When I started researching Peg Entwistle’s life for my documentary Under the Hollywood Sign in 2006, the accurate public record of her life was tiny, consisting of three or four photos, her nationality at birth (English) and her suicide from the Hollywoodland Sign in 1932. The amount of erroneous information, however, was enormous. It included her career (she was not a wannabe starlet but a successful and accomplished Broadway actress); her background (she was brought up not in England but as a naturalized American in New York and Hollywood); her motivations for suicide (which were not as much professional as existential). Among the falsehoods was the assumption that Peg’s choice of the Hollywoodland Sign was a message to the film industry. It’s a great bit of symbolism, except that the Sign was nothing more than a billboard for the Hollywoodland tract at the time. Because I knew the history of the Sign and live along the route she took, it was obvious that Peg chose the Sign for two simple reasons: it was high enough to do the job and in 1932 so isolated that no one was likely to stop her. As I progressed in my research, the misinformation kept coming. Even the date on her death certificate was wrong–it appears as September 18th, the date her body was discovered. But because Peg went to the Sign on the evening of September 16th and could not have survived her fall for long, the date of her death was clearly September 16th.
Many of the lies about Peg came straight from Kenneth Anger’s Hollywood Babylon , whose chapter on her tragic end was accepted as fact until I set about correcting it. I identified the book’s half-nude portrait of Peg as a fake, which should have been obvious since the only feature the model shared with Peg was her platinum blond bob, a ubiquitous hairstyle in Hollywood at the time. Yet everyone, including her family, had taken Anger’s word for it.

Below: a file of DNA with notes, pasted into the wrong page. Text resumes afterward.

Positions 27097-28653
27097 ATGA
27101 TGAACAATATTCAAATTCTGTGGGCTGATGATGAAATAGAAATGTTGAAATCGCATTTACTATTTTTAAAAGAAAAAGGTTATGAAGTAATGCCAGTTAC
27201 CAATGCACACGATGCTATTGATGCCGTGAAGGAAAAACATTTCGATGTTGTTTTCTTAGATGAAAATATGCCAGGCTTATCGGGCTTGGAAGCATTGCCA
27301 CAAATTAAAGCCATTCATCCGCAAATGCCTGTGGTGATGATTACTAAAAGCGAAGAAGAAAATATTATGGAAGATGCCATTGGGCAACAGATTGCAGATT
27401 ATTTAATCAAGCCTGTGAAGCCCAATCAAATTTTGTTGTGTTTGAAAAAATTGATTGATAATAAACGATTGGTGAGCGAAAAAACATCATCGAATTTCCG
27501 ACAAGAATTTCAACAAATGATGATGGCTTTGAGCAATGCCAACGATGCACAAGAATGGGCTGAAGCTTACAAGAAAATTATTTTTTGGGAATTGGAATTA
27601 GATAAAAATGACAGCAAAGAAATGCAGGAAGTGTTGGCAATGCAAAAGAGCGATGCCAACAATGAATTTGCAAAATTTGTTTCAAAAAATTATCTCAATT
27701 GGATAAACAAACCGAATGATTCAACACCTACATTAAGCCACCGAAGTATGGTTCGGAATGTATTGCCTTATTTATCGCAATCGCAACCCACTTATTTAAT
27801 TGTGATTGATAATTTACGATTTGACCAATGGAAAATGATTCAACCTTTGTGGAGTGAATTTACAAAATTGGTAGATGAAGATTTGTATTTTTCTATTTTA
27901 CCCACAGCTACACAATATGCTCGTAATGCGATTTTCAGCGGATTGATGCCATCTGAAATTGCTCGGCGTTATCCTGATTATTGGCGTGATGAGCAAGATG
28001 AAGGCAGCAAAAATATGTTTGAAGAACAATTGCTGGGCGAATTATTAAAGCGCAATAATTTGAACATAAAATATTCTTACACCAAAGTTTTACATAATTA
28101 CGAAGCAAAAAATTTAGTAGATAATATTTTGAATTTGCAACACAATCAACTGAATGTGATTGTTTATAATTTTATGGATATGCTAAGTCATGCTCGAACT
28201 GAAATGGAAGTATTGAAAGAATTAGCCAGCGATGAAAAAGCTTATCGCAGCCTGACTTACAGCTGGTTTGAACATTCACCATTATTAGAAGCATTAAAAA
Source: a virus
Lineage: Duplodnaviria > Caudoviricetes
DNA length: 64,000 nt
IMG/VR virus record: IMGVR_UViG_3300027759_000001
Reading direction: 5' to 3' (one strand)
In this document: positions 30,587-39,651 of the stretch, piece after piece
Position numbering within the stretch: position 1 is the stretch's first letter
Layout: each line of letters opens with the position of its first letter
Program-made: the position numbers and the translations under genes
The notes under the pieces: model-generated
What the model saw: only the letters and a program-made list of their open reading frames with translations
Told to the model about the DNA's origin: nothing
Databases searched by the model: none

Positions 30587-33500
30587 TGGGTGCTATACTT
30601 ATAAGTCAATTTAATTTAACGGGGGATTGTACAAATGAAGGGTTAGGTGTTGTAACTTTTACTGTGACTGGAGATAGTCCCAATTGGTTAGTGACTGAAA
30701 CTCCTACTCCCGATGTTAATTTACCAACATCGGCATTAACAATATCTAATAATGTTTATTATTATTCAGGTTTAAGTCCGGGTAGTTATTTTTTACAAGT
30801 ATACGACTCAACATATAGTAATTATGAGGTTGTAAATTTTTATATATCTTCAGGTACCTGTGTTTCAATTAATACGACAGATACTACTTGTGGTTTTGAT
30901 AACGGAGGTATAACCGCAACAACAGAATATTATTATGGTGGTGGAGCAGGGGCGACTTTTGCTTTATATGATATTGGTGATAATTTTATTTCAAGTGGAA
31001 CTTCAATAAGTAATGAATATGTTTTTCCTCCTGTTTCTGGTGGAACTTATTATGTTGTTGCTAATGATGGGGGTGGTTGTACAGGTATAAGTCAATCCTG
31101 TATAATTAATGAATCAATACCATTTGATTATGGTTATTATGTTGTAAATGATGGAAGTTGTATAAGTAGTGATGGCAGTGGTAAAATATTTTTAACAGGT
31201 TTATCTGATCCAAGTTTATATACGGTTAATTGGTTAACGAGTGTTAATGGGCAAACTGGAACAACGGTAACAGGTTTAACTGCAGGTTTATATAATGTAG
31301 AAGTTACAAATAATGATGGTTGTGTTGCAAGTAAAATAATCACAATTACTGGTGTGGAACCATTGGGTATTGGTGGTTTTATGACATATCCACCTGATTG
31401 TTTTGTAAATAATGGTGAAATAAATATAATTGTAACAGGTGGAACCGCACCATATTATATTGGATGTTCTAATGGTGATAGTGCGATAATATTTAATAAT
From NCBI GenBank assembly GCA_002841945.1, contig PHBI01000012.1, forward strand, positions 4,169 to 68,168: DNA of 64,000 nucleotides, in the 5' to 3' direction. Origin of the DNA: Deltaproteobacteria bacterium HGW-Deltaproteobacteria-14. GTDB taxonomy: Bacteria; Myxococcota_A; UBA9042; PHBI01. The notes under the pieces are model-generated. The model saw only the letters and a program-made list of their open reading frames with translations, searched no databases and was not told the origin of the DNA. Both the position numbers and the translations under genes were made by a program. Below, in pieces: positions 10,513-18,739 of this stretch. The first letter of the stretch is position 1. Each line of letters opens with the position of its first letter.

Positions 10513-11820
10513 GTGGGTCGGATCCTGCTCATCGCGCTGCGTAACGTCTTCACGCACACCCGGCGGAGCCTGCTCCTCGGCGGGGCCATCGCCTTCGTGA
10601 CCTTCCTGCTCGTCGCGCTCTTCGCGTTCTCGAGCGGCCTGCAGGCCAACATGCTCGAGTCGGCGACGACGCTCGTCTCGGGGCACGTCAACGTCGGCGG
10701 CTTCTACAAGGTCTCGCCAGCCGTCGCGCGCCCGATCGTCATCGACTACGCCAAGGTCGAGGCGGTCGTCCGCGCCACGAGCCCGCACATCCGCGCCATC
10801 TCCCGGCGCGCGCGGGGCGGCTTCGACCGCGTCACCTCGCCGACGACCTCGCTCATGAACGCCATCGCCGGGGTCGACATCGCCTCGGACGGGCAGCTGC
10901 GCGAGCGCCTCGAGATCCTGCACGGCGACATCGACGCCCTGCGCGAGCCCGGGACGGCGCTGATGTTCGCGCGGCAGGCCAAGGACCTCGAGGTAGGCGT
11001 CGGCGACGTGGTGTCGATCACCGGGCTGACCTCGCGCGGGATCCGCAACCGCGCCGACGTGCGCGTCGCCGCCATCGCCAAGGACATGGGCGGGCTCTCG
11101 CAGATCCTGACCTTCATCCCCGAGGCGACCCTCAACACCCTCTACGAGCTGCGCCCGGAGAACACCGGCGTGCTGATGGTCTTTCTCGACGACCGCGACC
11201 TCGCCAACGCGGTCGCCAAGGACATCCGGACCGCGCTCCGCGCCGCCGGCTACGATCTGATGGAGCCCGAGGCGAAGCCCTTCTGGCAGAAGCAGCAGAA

As a way of telling Peg’s story, I made a short feature film about her fateful climb to the Sign called Peg Entwistle’s Last Walk, incorporating the footage into my documentary Under the Hollywood Sign. After I put the short on YouTube in 2007, it caught the attention of tens of thousands of viewers, including James Zeruk, Jr., who was researching her life for a book. James helped me to find Peg’s family, who generously made available a trove of playbills, photographs and documents about her life. Most importantly, I was able to interview Peg’s half-brother, Milt Entwistle, then 92 and the only living person with direct memory of her.
Under the Hollywood Signwas released in 2009. Peg Entwistle’s Last Walk remained on YouTube until this year, when I pulled it off to release it on DVD and Vimeo, along with her biography, as Peg Entwistle: The Life and Death of An Actress. http://hopeandersonproductions.com/?page_id=3361
Last year I published an ebook consisting of Entwistle family photos, the script of the biographical documentary and the production diary of Peg Entwistle’s Last Walk. http://www.amazon.com/Peg-Entwistle-The-Hollywood-Sign-ebook/dp/B00FSOGCV4
Zeruk’s book Peg Entwistle and the Hollywood Sign Suicide was also published last year.
Biopics can’t be entirely invented, and I can’t imagine whose work Tony Kaye will draw on for his script if not mine and James Zeruk’s. Because alternative secondary sources don’t exist and many of the primary sources can only be found in the Entwistle family’s archive, I await Kaye’s film, assuming it gets made, with considerable interest.